Boot on the other foot: Retired Indian hockey players turning to coaching


When Tushar Khandker began his international career in the early 2000s, dribbling the ball along the carpet was still considered one of hockey’s ultimate skills. By the time his days with the national team got over, after a 12-year career, that artistry was making way for sorcery. The dribble was quickly becoming passé and hockey, instead, was going ‘3D’. More and more players were learning to lift the ball off the turf and dribble it in the air while continuing to sprint simultaneously (the art of changing the direction of the ball mid-air creates an illusion of sorts, hence the name ‘3D’).

Today, even that has become a basic skill. “Hockey is changing every four-five years nowadays,” Khandker says. “And we have to keep adapting to all these changes.” Adapting to changes hasn’t really been India’s strength. Indian hockey has been notoriously slow in responding to almost every change that has been introduced in the game over the last five decades and watching domestic hockey is sometimes akin to indulging in time travel.

Now, Khandker and his contemporaries are trying to bring about a change. Almost two dozen men and women players, who have all retired over the last decade, are going through Hockey India and International Hockey Federation’s certification process to become accredited coaches and give a fillip to the eroding grassroots structure. The list of players wanting to turn into coaches is long: apart from Khandker, his former India teammates Deepak Thakur, Prabhjot Singh, Devesh Chauhan, Shivendra Singh, Bharat Chetri, Gurbaj Singh, Sameer Dad, Vickram Kanth and Girish Pimple are some of the players who have undertaken the course along with 2002 Commonwealth Games gold medallists Pritam Siwach, Sanggai Chanu and Helen Marry, among others.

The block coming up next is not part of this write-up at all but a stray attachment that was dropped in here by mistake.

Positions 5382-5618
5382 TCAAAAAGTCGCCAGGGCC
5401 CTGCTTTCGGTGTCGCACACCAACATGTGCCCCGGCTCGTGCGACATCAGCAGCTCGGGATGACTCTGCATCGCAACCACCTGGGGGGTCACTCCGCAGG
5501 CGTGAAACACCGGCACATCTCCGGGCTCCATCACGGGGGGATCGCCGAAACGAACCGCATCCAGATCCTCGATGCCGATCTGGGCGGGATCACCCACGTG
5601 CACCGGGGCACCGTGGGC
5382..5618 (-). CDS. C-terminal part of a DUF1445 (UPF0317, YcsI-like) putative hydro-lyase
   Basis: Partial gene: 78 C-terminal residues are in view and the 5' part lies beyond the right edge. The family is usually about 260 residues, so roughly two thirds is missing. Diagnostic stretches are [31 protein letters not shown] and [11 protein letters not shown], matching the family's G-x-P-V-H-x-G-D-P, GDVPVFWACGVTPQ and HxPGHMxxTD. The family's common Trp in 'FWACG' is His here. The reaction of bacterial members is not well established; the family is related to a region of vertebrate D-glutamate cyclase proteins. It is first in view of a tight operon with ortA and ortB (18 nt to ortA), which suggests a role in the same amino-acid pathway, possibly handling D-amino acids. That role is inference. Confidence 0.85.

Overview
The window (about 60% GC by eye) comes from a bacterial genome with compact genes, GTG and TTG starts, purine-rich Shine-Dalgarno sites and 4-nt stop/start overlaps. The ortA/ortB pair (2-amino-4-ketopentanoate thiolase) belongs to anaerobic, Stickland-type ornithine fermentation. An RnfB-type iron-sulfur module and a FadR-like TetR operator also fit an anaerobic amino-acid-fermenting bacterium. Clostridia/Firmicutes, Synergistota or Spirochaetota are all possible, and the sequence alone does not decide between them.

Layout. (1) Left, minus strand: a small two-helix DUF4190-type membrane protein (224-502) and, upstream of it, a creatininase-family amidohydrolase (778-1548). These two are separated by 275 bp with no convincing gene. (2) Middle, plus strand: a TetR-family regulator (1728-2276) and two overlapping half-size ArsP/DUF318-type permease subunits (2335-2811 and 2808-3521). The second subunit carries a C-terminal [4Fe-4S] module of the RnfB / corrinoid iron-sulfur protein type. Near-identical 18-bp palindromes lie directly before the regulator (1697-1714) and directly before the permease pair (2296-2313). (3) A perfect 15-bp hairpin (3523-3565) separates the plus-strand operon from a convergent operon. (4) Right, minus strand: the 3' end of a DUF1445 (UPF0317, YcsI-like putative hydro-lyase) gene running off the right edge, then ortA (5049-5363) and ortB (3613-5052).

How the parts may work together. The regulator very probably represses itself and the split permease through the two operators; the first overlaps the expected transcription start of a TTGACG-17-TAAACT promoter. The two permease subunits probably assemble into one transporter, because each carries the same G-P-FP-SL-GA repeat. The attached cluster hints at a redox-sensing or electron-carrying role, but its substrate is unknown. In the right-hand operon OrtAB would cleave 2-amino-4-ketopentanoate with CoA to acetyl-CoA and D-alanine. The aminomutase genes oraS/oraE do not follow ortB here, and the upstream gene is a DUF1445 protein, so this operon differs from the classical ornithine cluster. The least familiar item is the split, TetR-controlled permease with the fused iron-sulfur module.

During the lockdown, the 32 men and 23 women’s team players in the core group for the Tokyo Olympics attended a basic course online as part of Hockey India’s ambitious attempt to formalise India’s coaching pyramid. Since the process was introduced in April 2019, roughly 650 coaches have gone through the certification programme, according to Hockey India’s high-performance director David John.

“It is by design (to have recently-retired and current players into the coaching programme). The idea is to give them an early introduction to see whether they like this and then it is their choice,” John says.

Like in most other areas, India has woken up late to the concept of getting the players into coaching. In the Netherlands, for example, it is common for senior club or national team players to coach the junior teams simultaneously while playing. It is similar in Australia as well, where the players begin coaching while having an active career. Hence, it is common to see just-retired players taking up senior roles with different national teams: for instance, 34-year-old Chris Ciriello, who played for Australia at the 2016 Olympics, is currently the analytical coach of the Indian men’s team.

India, on the other hand, has made its aversion to investing in coaches obvious over the years. That Graham Reid was the 26th men’s team coach in 25 years when he was appointed in May 2019 shows the complete lack of understanding of the head coach’s role. At the same time, developing domestic coaches has never been a priority until now; a fact that many say is the reason for the national team’s relentless slide since the mid-1970s.

Getting up-to-date

Despite having produced some world-class players, one can count on fingertips the number of player-turned-coaches who have made an impact since India won its last Olympic medal in 1980 – MK Kaushik, Rajinder Singh Senior, Vasudevan Baskaran and Harendra Singh. “We all assume great players become great coaches but that’s not always the case,” John says.